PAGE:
Learning is important, she says. I only wish I had respected that piece of information a little more when I was at school.
Matt and I moved into our first house in Stamford during October 2013 – we obviously made it a priority to test the route to the local pub; exploring a little along the way. A few doors down from our new local I spotted a stuffed heron in the window of a closed shop and, being the morbid taxidermy fan that I am, wandered over for a look. “I knew you’d like the look of that place” Matt said smugly – he’d walked past a few days before. You can imagine how thrilled I was to find this intriguing little shop window stuffed full of tiny pumpkins and aviary came with an Instagram account – “she’s got loads of followers” I gasped over the top of my pint, as I unsociably scrolled through the gallery of beautiful florals half an hour later.
That week I decided I would do one of Miss Pickering’s flower schools and, after 4 years of frequenting the shop for flowers (or sometimes just for a chat), I can finally say that I pulled my finger out this month and bloody well did one. Like many of us who dreamily follow the myriad of floristry accounts on Instagram, I’ve often romanticized about the idea of becoming a florist myself. Even after being repeatedly told it’s not at all like the charming image that’s portrayed online, I’m still reluctant to let the idea go.
Whether she likes it or not (and I hasten to add that I believe she does, thoroughly) Miss Pickering has inadvertently become Stamford’s cheapest therapist. For the reasonable price of £40-60 – or more depending on how extravagant (or guilty) you’re feeling, you can relax into the calming atmosphere of her medieval flower shop for what could easily turn into a hour of feel-good-chat and whippet snuggles from darling Valentine. And at the end you will walk out with the most incredible bunch of hand tied flowers – you don’t get that on Harley Street. (Miss P – I think I may have stolen that joke from you – I definitely stole it from someone.) I’m fully guilty of using the shop for a little respite of late which was one of the reasons I suddenly felt compelled to book myself in for a session. Erm, sorry I mean course.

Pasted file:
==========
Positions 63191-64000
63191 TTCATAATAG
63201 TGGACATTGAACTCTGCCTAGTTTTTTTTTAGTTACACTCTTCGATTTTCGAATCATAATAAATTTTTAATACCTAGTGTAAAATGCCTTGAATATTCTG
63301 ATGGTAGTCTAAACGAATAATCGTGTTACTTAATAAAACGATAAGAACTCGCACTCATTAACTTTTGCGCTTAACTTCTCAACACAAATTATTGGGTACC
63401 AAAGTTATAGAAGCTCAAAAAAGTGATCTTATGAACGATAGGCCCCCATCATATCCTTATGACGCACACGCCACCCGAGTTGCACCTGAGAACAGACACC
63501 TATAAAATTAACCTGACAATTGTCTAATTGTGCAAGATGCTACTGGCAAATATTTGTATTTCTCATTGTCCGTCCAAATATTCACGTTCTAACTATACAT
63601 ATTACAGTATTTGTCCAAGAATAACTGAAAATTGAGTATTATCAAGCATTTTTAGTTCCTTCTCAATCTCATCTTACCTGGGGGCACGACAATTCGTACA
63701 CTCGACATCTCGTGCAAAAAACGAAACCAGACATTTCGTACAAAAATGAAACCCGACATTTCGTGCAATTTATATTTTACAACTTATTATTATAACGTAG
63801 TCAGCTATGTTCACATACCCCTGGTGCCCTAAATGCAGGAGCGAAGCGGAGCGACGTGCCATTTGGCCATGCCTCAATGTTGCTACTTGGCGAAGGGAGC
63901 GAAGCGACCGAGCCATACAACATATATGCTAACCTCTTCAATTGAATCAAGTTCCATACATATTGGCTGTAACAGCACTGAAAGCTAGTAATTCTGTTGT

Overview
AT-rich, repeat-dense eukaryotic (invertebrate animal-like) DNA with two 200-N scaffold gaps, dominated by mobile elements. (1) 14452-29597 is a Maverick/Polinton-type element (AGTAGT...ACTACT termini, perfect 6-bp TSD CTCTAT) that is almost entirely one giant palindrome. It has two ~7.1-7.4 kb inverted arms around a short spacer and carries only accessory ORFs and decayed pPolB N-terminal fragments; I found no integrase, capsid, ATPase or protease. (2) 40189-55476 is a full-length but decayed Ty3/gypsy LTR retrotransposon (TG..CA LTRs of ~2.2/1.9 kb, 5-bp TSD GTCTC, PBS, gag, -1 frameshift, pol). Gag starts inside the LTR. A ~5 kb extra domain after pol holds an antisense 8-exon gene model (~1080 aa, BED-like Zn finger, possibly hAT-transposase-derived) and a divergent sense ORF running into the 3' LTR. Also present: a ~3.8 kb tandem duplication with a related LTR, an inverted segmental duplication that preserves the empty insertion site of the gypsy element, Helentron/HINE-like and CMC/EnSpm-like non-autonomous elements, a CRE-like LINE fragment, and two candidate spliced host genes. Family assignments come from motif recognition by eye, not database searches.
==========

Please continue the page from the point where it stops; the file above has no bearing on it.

Our relaxed day of schooling began thankfully without the awkward introductions of ‘who you are’s’ and ‘why you are here’s’, but rather with a cup of coffee and some essential floristry basics while Valentine made himself comfortable amongst his guests. Miss Pickering really is the most charming of teachers, with her lovely Joanna Lumley-esque voice she offers entertaining accounts of shop life in a small town with an honest perspective on today’s floristry (and beyond). The unique offering of different stems available from the flower shop is something special, and having the run of the place to select from such a beautifully curated gathering as we began our table arrangements was an exciting moment.
We broke for lunch and cleared down the workbench as a convoy of dishes arrived from The Mad Turk next door (restaurant not person) and we were given styling tips for laying a dinner party table with the arrangements we had just created. Our vegetarian Turkish feast of hummus, tzasiki, bean stew and halloumi nestled happilly inside it’s quirky English setting and we sat and ate and learnt some more of flowers and of how one transitions from neuroscience to nosegay.
After lunch we were taught the art of the hand-tie bouquet, albeit with rather garlicky breath from the tzasiki (definitely not complaining as it was so frigging delicious). The room went quiet as brows were furrowed and concentration levels peaked, you could have heard a pin cushion flower drop.
After a quick lesson in how to mimic a Dutch master still-life painting when photographing your fleurs, the day came to an end. Goodie bags were handed out and leftover lunch was pinched for hungry boyfriends.
I waddled home loaded with the blooms I had put together – Bells of Ireland poking innocent passersby on the way – with the enriched sense that comes from a day spent learning making me feel slightly taller than I did on the walk there.